We reported a 20-year-old woman with fibromuscular dysplasia (FMD) of the basilar artery presenting multiple cerebral infarctions. A sudden onset of consciousness disturbance and right hemiparesis was experienced. A neurological examination on day 2 revealed an absence of light and corneal reflexes on the left side, homonymous left upper quadrant anopsia and right hemiparesis with Babinski sign; she was also somnolent. On head MRI, multiple high signal intensity lesions were seen in the right occipital lobe, bilateral thalami and left pons on T 2- and diffusion weighted images. Brain angiogram revealed the string of beads sign of the basilar artery, suggesting FMD. Neurological deficits gradually improved in the 2 months that followed, leaving slight hemiparesis and homonymous left upper quadrant anopsia. In the following 3 years, no recurrence was seen with aspirin (81 mg/ day). FMD in the head and neck usually affects extracranial segments of the carotid and vertebral arteries, while FMD of the basilar artery is extremely rare. To the best of our knowledge, 12 cases with FMD of the basilar artery have been reported; of these. 11 were symptomatic and 5 died. Since FMD of the basilar artery has poor prognosis, attention needs to be paid for FMD in young adults as a differential diagnosis of cerebral infarction in the territory of the basilar artery.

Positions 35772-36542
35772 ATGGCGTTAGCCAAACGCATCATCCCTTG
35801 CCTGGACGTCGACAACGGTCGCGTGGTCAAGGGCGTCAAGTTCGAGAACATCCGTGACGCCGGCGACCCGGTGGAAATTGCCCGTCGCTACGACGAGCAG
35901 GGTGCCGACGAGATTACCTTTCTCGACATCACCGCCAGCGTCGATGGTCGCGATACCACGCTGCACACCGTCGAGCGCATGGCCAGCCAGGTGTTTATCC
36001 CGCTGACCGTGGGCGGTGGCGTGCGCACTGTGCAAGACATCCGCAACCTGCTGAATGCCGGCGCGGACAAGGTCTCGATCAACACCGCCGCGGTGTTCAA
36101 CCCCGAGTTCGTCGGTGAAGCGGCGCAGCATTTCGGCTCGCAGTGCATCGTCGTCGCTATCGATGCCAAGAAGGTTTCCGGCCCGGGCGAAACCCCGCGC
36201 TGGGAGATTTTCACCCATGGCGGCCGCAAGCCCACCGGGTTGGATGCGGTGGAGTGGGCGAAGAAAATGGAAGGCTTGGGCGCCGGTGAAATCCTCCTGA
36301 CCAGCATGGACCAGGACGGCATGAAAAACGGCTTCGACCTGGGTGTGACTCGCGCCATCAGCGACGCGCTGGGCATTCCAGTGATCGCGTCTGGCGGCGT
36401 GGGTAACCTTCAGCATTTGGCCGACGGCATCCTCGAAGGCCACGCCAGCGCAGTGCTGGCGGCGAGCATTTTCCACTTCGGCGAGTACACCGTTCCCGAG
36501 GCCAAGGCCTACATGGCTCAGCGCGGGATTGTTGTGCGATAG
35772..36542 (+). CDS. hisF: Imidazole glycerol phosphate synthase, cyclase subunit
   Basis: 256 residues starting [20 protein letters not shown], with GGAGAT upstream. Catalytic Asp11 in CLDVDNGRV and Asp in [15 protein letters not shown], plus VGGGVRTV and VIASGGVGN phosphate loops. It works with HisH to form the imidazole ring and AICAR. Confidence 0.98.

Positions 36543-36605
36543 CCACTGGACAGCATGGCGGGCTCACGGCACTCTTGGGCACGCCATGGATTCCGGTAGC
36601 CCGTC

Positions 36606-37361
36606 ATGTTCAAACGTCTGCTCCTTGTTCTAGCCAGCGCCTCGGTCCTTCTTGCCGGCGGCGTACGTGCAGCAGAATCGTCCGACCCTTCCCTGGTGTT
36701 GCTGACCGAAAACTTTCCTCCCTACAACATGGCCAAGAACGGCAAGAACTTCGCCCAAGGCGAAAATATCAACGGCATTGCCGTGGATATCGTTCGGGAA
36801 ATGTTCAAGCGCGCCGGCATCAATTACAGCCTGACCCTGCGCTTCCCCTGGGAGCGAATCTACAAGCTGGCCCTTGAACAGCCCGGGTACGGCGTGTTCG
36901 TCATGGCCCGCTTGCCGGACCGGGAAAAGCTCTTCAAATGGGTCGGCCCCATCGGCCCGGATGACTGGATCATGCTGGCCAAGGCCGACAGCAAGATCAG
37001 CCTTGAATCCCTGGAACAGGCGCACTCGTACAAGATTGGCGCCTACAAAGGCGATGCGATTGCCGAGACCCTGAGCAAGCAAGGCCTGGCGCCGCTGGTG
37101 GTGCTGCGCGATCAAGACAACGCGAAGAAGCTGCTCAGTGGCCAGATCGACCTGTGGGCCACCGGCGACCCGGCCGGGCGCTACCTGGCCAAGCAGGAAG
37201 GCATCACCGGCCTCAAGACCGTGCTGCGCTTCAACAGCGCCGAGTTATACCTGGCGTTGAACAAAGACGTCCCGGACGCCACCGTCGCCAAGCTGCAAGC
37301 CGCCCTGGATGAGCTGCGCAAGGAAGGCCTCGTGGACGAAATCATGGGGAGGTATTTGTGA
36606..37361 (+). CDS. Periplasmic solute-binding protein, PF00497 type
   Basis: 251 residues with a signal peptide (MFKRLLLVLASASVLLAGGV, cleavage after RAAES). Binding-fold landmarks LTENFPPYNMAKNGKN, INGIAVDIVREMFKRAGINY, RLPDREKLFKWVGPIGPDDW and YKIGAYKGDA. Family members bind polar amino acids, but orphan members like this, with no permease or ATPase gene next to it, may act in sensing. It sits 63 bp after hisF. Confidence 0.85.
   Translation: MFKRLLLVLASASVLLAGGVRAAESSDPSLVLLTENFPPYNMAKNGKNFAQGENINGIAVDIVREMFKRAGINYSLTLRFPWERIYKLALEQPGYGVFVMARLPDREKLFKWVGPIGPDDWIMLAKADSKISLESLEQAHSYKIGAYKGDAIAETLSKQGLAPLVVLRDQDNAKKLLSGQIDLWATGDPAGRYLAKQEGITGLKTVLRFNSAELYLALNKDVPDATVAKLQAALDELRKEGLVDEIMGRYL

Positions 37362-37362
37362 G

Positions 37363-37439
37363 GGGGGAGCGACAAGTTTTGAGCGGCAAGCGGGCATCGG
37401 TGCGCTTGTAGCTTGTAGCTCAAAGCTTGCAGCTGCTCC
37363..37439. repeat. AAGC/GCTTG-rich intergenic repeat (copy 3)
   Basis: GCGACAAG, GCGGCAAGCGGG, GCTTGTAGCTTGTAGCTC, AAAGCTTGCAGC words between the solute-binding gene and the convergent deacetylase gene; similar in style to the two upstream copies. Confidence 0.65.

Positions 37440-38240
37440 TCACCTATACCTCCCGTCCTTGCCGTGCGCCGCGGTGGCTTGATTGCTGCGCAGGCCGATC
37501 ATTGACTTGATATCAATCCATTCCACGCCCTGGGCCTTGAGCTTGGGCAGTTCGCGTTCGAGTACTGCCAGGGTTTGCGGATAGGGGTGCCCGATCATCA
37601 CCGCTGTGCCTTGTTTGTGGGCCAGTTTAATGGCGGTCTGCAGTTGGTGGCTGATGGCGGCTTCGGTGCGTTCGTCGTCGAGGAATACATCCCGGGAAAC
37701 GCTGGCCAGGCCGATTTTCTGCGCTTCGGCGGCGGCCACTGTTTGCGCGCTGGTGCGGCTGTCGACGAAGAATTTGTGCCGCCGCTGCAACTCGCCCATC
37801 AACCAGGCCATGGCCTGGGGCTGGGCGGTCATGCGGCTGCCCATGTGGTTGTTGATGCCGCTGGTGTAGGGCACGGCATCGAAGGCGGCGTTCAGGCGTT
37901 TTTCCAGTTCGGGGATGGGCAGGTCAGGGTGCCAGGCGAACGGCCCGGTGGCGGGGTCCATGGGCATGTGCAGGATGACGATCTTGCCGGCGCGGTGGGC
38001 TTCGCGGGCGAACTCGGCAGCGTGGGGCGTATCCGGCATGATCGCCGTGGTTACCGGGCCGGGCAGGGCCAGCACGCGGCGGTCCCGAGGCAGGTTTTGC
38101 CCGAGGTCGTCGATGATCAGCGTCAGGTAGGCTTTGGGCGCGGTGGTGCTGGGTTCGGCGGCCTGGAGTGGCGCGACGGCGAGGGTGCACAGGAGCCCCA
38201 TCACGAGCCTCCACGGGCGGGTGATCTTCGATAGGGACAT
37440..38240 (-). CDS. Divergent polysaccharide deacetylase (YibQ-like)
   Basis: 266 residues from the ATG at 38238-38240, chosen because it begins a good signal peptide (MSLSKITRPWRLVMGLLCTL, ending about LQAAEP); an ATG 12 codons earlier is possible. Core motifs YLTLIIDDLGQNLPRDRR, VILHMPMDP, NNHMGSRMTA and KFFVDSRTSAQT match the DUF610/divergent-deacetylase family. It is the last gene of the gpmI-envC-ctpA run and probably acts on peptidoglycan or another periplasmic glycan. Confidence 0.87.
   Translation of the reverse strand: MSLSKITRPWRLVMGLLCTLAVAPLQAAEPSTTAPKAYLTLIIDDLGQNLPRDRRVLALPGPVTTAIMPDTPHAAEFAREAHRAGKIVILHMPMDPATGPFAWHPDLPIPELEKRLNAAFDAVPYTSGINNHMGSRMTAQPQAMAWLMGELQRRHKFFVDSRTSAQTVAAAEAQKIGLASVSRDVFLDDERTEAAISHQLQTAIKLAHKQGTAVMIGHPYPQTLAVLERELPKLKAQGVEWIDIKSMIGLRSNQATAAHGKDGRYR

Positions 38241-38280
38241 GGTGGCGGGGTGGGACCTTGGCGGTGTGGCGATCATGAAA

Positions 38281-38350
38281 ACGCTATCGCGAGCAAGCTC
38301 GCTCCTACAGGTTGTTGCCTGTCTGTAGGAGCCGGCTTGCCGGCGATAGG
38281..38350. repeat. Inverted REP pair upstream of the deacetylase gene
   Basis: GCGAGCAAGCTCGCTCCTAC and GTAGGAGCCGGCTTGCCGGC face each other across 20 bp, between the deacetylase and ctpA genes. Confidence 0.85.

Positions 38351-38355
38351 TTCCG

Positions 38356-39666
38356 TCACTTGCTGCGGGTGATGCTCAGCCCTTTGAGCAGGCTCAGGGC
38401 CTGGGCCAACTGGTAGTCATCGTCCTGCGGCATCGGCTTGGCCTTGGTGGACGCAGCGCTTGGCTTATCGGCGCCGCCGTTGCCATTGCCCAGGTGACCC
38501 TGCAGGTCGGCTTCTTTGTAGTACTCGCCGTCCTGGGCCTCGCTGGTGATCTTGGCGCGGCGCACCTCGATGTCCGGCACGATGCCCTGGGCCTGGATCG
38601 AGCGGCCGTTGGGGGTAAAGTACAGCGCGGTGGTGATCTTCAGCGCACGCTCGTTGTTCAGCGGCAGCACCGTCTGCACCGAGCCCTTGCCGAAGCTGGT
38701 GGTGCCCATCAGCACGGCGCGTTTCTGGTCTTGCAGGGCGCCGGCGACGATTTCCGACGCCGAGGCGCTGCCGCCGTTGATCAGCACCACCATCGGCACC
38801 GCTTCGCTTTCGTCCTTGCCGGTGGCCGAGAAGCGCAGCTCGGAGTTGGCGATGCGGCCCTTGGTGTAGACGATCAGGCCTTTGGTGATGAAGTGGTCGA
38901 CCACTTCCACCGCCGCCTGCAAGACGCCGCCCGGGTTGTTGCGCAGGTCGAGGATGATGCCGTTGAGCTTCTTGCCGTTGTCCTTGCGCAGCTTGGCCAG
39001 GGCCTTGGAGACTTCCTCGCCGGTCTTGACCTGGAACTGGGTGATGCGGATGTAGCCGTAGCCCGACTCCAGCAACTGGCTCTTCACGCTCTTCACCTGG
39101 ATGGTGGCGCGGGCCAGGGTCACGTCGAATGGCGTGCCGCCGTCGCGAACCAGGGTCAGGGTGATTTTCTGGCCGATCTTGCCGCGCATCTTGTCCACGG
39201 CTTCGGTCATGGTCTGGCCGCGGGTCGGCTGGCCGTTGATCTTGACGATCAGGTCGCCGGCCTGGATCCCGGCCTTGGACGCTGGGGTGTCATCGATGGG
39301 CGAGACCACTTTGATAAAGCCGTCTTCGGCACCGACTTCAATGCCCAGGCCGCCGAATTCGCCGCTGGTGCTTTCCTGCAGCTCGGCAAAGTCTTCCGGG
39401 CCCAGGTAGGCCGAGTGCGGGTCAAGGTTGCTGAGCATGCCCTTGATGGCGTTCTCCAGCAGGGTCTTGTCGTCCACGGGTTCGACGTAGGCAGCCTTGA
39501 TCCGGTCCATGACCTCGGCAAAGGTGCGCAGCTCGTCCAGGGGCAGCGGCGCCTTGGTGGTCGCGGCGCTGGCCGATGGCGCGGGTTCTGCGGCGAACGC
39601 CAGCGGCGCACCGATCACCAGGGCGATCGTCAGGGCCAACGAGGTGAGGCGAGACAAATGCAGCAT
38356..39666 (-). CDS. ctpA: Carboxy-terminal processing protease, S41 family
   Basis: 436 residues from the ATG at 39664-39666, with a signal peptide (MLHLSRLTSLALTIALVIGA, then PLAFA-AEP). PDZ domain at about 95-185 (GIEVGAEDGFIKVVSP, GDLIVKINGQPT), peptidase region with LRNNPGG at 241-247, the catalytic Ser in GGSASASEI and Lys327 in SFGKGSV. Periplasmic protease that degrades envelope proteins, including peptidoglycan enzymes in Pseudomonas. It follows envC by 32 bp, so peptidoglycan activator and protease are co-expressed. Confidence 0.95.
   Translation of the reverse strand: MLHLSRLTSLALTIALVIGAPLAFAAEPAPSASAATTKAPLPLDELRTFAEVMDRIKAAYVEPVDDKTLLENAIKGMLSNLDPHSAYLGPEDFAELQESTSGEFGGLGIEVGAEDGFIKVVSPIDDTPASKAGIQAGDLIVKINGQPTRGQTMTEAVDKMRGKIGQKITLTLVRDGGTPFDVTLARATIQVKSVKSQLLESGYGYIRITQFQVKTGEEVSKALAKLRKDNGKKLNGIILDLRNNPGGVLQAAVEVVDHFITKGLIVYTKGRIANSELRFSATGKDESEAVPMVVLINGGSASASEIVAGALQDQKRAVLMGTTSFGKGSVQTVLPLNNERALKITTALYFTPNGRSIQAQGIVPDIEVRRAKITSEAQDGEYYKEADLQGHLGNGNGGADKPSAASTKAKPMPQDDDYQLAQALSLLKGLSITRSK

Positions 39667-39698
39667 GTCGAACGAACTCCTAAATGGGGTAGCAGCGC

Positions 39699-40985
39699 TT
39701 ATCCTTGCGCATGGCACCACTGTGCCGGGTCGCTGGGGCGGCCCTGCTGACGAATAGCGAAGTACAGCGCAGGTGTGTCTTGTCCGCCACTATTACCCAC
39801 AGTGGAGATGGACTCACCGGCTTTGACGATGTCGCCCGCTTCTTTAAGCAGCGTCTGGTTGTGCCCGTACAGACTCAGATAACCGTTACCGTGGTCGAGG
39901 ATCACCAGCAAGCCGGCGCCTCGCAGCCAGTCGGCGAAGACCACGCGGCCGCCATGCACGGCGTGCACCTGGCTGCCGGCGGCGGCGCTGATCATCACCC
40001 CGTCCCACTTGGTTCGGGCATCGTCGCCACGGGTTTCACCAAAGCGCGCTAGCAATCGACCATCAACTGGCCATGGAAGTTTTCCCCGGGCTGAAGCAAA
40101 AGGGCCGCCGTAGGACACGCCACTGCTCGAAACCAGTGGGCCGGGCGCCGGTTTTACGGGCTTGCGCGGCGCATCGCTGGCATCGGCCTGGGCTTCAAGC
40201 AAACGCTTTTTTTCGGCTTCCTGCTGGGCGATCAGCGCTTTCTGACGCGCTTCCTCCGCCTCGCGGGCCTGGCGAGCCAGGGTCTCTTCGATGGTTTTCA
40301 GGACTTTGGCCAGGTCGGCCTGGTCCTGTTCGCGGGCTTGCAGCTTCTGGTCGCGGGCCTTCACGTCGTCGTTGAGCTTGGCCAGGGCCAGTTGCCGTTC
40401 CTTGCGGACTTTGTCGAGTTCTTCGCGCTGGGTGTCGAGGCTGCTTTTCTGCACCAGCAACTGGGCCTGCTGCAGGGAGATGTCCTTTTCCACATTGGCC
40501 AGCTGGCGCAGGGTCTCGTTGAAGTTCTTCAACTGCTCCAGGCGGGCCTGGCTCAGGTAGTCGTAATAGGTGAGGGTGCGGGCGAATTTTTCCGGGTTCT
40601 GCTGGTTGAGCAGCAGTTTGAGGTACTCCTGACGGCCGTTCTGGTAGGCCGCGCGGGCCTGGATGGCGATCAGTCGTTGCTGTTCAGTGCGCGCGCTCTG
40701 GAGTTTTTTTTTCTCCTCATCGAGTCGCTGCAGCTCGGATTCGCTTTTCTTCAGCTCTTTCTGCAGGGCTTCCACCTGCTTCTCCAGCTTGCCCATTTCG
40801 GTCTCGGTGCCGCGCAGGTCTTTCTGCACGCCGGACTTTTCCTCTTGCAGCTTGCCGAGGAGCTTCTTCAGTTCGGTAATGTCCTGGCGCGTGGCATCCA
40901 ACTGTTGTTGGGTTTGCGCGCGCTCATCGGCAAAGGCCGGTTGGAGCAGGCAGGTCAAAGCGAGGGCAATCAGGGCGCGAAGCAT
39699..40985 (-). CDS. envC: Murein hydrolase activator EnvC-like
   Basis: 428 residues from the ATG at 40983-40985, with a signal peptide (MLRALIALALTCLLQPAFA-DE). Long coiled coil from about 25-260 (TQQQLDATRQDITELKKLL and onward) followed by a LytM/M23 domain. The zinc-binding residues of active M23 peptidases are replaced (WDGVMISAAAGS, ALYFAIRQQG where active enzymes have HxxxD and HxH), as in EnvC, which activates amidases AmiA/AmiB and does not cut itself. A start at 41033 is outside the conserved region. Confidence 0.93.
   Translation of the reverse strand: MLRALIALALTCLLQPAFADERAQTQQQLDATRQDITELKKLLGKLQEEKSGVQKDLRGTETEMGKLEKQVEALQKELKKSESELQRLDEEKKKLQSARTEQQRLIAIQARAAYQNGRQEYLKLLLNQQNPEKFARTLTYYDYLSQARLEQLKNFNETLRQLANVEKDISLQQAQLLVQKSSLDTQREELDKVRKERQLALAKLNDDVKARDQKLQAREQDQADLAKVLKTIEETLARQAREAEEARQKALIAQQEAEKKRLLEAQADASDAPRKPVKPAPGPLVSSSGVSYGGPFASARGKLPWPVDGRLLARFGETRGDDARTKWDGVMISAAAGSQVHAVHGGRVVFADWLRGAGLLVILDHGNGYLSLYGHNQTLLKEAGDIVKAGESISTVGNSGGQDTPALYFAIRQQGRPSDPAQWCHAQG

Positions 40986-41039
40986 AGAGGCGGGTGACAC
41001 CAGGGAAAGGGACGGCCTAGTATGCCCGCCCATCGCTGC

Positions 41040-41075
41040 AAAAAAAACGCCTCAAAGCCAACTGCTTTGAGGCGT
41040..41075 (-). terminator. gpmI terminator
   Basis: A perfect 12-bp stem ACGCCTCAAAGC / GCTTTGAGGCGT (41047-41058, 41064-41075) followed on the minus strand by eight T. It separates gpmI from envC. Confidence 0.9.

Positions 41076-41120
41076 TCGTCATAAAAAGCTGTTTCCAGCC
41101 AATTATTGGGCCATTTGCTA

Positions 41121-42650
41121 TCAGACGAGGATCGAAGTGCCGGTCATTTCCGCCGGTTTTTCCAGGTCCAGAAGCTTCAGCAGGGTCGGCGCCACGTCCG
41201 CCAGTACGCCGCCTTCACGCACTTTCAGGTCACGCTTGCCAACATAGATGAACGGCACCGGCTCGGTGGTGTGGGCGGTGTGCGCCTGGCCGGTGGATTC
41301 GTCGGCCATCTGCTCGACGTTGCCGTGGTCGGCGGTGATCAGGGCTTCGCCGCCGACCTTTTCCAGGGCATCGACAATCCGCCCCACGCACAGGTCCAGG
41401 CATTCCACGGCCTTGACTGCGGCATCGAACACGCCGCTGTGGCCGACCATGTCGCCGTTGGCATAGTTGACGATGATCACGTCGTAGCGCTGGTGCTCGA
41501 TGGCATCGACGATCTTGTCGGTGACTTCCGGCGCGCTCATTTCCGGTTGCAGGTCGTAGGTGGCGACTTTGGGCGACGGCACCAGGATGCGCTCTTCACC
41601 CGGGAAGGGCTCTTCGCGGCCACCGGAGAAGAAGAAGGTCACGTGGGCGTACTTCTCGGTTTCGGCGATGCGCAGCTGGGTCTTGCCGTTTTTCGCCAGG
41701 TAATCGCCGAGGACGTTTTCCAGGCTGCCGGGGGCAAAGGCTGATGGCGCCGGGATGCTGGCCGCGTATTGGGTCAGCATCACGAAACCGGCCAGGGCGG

|Number of pages||5|
|Publication status||Published - Jan 1 2006|
All Science Journal Classification (ASJC) codes
- Clinical Neurology